I'm glad I met Br Michael. Much to learn from him!

Wednesday, 17 August 2011

Anna and the Casket

The whole nation has been swept by the Anna Hazare wave. It is interesting to see how different groups are taking in this whole event. There are those of us who are just sitting and watching... and I'm sure that's the largest group. Then there are those who are doing their very best to hijack the issue for their own personal interest. However there are also those who are genuinely interested in taking the movement to its logical end and ensure that this Gandhian protest to end corruption does not gets scuttled.

While all this is on, the Salesians are busy with the casket. I wonder if any Salesian is present anywhere in the country sitting out with the people in protest or in support of this movement. Let me confess, I'm not! So I'm wondering what would have Don Bosco done in such a context? Of course, he surely and sternly did not let his boys join the political rallies and movements, but what of such social causes? Would Don Bosco not have done anything or done his bit to support this 'people's movement'?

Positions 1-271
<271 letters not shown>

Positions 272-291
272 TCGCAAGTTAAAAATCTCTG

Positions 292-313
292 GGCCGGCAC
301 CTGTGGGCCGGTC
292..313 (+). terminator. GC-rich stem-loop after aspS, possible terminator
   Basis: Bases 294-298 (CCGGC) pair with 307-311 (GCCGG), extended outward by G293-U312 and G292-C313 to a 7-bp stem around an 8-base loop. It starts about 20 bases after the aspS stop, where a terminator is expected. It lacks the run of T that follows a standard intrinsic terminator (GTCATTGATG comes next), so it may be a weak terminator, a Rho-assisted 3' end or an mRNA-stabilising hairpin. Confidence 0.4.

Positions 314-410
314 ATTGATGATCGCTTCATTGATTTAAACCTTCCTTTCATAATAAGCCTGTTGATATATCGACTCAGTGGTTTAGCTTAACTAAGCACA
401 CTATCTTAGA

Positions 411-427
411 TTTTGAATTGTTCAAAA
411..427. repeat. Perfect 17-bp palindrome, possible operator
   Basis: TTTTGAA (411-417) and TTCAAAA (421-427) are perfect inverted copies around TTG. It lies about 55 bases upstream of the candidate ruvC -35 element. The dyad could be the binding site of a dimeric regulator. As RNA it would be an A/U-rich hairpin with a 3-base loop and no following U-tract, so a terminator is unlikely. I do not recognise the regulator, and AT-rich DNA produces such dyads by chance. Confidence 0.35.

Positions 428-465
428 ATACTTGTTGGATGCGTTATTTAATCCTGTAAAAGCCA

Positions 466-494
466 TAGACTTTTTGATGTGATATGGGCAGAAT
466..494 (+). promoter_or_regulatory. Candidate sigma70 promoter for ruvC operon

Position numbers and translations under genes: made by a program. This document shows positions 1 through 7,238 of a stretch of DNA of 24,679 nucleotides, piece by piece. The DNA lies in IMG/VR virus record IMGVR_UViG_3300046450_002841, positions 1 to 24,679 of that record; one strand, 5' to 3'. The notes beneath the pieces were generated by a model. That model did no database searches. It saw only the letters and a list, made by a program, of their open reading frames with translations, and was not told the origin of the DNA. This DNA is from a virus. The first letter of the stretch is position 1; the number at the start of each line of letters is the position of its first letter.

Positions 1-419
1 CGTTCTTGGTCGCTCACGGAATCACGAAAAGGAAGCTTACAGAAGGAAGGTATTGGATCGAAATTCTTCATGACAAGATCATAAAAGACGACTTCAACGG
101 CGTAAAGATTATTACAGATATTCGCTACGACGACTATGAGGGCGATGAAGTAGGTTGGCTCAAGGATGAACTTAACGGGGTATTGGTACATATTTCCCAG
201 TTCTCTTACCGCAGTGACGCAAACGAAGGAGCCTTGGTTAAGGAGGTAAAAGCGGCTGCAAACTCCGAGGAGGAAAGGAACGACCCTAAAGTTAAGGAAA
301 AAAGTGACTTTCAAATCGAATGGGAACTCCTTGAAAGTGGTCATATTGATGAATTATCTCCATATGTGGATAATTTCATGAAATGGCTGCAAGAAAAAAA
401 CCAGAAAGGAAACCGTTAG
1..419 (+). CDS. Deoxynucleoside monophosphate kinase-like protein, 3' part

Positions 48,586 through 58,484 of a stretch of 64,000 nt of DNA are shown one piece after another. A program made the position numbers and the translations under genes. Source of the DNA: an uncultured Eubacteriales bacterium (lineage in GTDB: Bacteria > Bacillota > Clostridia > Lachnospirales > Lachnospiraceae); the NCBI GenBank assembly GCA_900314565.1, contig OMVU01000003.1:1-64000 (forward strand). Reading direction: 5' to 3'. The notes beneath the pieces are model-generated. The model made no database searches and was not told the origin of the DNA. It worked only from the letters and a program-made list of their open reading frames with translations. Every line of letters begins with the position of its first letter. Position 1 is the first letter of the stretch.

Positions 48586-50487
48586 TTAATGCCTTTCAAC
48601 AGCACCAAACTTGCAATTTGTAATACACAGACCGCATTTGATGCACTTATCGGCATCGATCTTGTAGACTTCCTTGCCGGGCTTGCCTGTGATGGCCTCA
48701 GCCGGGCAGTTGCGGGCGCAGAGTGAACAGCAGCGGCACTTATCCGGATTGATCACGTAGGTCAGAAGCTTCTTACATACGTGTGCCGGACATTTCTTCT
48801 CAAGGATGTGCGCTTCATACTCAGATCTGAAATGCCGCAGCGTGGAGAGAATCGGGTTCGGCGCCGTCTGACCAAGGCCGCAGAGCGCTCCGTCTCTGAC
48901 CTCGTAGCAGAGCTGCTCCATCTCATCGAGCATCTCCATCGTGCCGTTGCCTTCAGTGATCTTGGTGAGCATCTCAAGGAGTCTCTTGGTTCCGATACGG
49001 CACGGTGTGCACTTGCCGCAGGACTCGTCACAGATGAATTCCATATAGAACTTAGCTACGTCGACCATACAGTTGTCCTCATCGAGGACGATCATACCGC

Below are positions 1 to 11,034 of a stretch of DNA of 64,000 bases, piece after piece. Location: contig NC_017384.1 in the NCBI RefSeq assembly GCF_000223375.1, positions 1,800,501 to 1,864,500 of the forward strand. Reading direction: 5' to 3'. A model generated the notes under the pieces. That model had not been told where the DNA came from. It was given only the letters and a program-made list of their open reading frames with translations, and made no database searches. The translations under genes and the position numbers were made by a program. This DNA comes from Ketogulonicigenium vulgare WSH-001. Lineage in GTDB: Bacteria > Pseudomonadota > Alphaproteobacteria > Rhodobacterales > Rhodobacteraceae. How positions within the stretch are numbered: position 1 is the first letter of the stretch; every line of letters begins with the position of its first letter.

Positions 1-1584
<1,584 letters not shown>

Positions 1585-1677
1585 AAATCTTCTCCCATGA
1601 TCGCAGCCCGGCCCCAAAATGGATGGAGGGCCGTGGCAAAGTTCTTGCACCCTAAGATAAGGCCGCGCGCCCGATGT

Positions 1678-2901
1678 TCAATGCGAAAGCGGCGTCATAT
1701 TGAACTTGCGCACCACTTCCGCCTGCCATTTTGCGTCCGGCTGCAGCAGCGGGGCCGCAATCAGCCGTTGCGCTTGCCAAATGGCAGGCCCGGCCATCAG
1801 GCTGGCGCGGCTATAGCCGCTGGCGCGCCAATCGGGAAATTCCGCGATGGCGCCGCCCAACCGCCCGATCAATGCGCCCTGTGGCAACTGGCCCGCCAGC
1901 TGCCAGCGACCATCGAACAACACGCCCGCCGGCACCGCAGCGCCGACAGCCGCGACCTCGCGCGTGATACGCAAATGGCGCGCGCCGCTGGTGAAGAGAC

Contentment

In the parable of the vineyard owner who pays equal wages to all those who labour in his farm, those who work the whole day and those who labour for just the last hour... this is quite an amusing parable (Matthew 20:1-16a). I fear most of us who consider ourselves the 'chosen one's' or the privileged will find ourselves too in this line and worse still, be found grumbling that God has been unjust to us. And what would be our line of argument? The same as those who argued that God was being 'partial' (generous) to those who did 'less than us'. Isn't being chosen by God Himself, in itself not a privilege? Is not being in His vineyard a real blessing?

May peace and contentment reign in our lives.

Tuesday, 16 August 2011

Comprehending spirituality